I knew far less than half of the people in the room. Thomas made many friends across campus during his time as the Director of the Center for Entrepreneurship and then as Associate Dean for Entrepreneurship of the College of Engineering. He inspired and ignited change for the better at Michigan, and, if today was any indication, I think that he will be missed by a lot of people.

Maybe 10 years ago, we were walking back from lunch one day and he asked me, “What is the most compelling question in your field right now?” I hadn’t thought about that topic very much, at least not recently, and I stumbled out some answer. The two inferences I made later that day still stick with me: know the big questions in your field and work towards answering one of them. There is a broader piece of “life advice” in there, too: have a plan for greatness and strive towards achieving it.

Some time after that, we were again walking back from lunch and he made a comment along these same lines that profoundly struck me. I don’t remember the exact words, except for these: three sigma people. The comment was this: be one. Again, I clearly recall the inference I made later: work towards being one of those people that sets the top end of the curve. In whatever endeavor you choose to undertake, make it count and make a difference.

On the Solar and Heliospheric Research Group poster board outside Thomas’ office, there was (is?) a Wanted poster for “Discontented People.” He didn’t want to work with people who were content. Content to slide by. Content and comfortable in their current level. Content in what they know. No, not for him. He wanted people who were yearning for something, had ambition, were energized and enthusiastic, and eager to take on a challenge; people who are working to make the world a better place.

He knows that he had fantastic teams around him in his various roles here at U-M and appreciates their commitment and effort. In his farewell remarks at the reception today, he mentioned it again: a diverse team leads to excellent solutions. There are some people that think that bringing together people from many backgrounds leads to destructive interference, but that’s wrong; very often diverse perspectives yields synergistic results. Thomas saw this happen many times. I agree wholeheartedly.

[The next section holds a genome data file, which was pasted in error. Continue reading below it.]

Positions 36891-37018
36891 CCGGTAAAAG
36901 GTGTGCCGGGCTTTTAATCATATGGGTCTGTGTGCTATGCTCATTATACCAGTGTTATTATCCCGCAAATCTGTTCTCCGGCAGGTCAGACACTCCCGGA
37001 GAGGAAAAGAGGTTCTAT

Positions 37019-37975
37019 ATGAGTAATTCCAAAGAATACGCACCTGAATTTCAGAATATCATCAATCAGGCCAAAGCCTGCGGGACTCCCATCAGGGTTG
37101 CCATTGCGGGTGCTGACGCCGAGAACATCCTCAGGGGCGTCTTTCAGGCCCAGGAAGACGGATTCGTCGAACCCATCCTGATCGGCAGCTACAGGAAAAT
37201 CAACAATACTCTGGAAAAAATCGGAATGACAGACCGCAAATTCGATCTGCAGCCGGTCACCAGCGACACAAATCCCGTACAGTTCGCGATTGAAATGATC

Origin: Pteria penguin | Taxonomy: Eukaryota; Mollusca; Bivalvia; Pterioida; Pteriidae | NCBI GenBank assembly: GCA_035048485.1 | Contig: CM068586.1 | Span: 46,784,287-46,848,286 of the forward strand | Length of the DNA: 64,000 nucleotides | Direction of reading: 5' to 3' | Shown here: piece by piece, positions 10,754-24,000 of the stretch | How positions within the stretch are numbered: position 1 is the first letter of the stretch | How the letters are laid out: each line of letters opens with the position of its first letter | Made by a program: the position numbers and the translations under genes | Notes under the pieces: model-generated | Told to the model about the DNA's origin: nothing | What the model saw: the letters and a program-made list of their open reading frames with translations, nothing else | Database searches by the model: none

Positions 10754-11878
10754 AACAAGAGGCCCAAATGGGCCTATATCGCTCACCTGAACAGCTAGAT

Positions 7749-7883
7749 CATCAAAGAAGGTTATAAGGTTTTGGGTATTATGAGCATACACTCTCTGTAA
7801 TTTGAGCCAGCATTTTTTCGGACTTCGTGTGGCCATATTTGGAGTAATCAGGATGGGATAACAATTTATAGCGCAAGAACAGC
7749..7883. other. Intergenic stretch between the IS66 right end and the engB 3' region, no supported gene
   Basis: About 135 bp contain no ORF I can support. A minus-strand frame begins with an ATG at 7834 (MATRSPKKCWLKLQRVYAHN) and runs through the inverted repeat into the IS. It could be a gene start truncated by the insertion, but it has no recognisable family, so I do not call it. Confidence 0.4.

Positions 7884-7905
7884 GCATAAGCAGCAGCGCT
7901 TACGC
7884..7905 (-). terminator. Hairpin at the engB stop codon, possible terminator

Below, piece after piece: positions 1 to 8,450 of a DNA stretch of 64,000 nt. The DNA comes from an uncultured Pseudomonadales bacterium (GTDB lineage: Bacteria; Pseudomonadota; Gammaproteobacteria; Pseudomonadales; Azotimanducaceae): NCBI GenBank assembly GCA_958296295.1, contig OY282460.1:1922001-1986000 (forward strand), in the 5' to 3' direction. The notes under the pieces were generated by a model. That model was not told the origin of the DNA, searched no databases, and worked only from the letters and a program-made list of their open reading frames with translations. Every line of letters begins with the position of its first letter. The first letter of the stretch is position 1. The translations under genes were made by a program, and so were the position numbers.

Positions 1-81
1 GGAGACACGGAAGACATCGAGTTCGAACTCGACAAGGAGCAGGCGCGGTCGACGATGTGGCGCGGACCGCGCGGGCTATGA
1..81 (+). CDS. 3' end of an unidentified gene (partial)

Have I told you that I love my job? I do, and a big reason is that I get to meet amazing people along my journey. People like Thomas Zurbuchen. I will miss seeing my friend in the hallways of the Space Research Building.

Good luck, Thomas, and may you continue to succeed in your next adventure.


Don’t Cite Unpublished Work

The title of this post really says it all. Here’s a quote from a document at the Editor Portal (sorry, I don’t have a public link for it), “AGU journals do not allow references to unpublished journal articles.” This includes JGR Space Physics.


            Like the requirement of having open access to the data (observational or numerical) used to develop findings in a study, all scientific understanding on which the study is based (i.e., the cited literature) needs to be available. This does not mean freely available (the paper could be behind a subscription paywall) or even easily available (for instance, print only in an old monograph), but available somehow. Citing unpublished articles, especially the promissory note of “manuscript in preparation,” is forbidden.

Let me make an important clarification to this: unpublished articles cannot be cited in accepted or published AGU journal articles. At initial submission, citing papers that are “under review” or “accepted” is allowed. You need to provide a copy of the unpublished paper as a supplemental document so that the Editor and reviewers can see it and assess the worthiness of the reference. If they are not supplied, then reviewers can and should ask to see such references and the corresponding author should be ready to provide it.  This means authors should confirm with the authors of the cited yet unpublished paper that it is okay to cite their paper and provide it to the Editor and reviewers.